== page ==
American Academy of Dermatology Association Issues Statement in Response to the Food and Drug Administration's 2007 Proposed Sunscreen Rule
"The American Academy of Dermatology Association (Academy) is pleased thatthe Food and Drug Administration has issued its 2007 Proposed Sunscreen Ruletoday," stated practicing dermatologist Diane R. Baker, MD, FAAD, president ofthe Academy. "The Academy strongly supports the FDA's ongoing efforts toprovide current and useful information to help the public make knowledgeabledecisions about protecting themselves from the dangers of the sun."
"Since the release of the sunscreen monograph by the FDA in 1999, theAcademy has urged the FDA to include requirements for ultraviolet A (UVA)coverage in sunscreens and to increase the sun protection factor (SPF) allowedfor sunscreens," stated Dr. Baker. "We commend the FDA for addressing both ofthese important issues in the 2007 Proposed Sunscreen Rule."
"The proposed one to four star rating of a sunscreen's UVA protectiveeffect (corresponding to low, medium, high or very high protection) will allowconsumers to more easily understand the degree of protection afforded by aparticular product against the long wave (UVA) rays of the sun," added Dr.Baker. "The SPF is a measurement of protection against the shorter wavelengthrays emitted by the sun (UVB)."
"The Academy also commends the FDA for requiring the use of a warninglabel on sunscreen products to emphasize the dangers of sun exposure and toeducate the public on how to avoid sun damage," added Dr. Baker. "Thiswarning is consistent with the Academy's efforts to encourage the public topractice a comprehensive sun protection program and Be Sun Smart(TM)."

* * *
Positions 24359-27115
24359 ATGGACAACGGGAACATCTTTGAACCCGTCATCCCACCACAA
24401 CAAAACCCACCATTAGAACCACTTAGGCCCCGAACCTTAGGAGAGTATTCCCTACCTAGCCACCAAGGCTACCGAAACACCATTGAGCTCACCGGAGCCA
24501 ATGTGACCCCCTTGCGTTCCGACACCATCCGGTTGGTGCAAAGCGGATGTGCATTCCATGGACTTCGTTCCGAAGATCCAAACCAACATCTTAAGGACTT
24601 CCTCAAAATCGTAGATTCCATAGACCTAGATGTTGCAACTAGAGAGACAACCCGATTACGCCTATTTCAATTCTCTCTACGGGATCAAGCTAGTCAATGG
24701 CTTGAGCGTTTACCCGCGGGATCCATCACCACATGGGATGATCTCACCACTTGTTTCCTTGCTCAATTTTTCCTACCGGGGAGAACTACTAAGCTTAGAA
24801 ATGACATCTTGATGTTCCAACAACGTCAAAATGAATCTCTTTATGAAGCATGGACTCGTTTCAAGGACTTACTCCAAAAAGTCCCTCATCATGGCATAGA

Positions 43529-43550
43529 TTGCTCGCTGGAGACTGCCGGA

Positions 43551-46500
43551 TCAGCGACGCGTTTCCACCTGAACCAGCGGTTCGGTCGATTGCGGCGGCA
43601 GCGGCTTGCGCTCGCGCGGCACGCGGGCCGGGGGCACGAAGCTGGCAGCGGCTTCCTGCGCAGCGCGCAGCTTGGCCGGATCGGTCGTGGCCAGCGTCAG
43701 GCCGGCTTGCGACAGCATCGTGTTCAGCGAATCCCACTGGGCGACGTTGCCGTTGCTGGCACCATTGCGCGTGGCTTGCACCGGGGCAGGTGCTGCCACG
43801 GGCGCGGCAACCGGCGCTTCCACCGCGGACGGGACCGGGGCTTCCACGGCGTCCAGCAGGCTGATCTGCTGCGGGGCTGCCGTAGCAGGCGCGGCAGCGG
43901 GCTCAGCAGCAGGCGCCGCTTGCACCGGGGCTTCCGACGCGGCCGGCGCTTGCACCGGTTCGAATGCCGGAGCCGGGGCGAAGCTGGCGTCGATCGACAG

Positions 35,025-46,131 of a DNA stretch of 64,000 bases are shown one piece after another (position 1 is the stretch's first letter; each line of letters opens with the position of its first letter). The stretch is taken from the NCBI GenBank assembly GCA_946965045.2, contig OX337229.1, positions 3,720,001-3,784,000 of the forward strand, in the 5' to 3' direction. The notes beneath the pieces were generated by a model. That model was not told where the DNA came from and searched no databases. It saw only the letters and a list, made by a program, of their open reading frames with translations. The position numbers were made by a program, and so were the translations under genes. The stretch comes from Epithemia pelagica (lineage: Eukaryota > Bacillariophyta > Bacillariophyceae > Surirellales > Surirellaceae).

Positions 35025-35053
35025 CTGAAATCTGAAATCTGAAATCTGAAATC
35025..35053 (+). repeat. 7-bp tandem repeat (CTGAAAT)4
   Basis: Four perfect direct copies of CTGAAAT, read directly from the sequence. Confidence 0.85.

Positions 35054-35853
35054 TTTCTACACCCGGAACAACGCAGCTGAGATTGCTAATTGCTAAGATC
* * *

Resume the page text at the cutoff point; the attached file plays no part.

This year more than 1 million new cases of skin cancer will be diagnosedin the United States and 108,230 of those will be new cases of melanoma(including melanoma in situ), the deadliest form of skin cancer. Excessiveexposure to ultraviolet (UV) radiation is the most important preventable causeof skin cancer.
"The Academy is committed to reducing the incidence of skin cancer andeducating the public about the importance of sun safety," stated Dr. Baker."We look forward to working with the FDA to finalize the 2007 proposedsunscreen rule and provide the public with the information necessary toeffectively protect themselves from the damaging rays of the sun."To Be Sun Smart(TM), the Academy encourages the public to: -- Generously apply sunscreen to all exposed skin using a Sun Protection Factor (SPF) of at least 15 that provides broad-spectrum protection from both ultraviolet A (UVA) and ultraviolet B (UVB) rays. Re-apply every two hours, even on cloudy days, and after swimming or sweating. Look for the AAD SEAL OF RECOGNITION(TM) on products that meet these criteria. -- Wear protective clothing, such as a long-sleeved shirt, pants, a wide-brimmed hat and sunglasses, where possible. -- Seek shade when appropriate, remembering that the sun's rays are strongest between 10 a.m. and 4 p.m. -- Use extra caution near water, snow and sand as they reflect the damaging rays of the sun which can increase your chance of sunburn. -- Protect children from sun exposure by applying sunscreen. -- Get vitamin D safely through a healthy diet that includes vitamin supplements. Don't seek the sun. -- Avoid tanning beds. Ultraviolet light from the sun and tanning beds can cause skin cancer and wrinkling. If you want to look like you've been in the sun, consider using a sunless self-tanning product, but continue to use sunscreen with it. -- Check your birthday suit on your birthday. If you notice anything changing, growing, or bleeding on your skin
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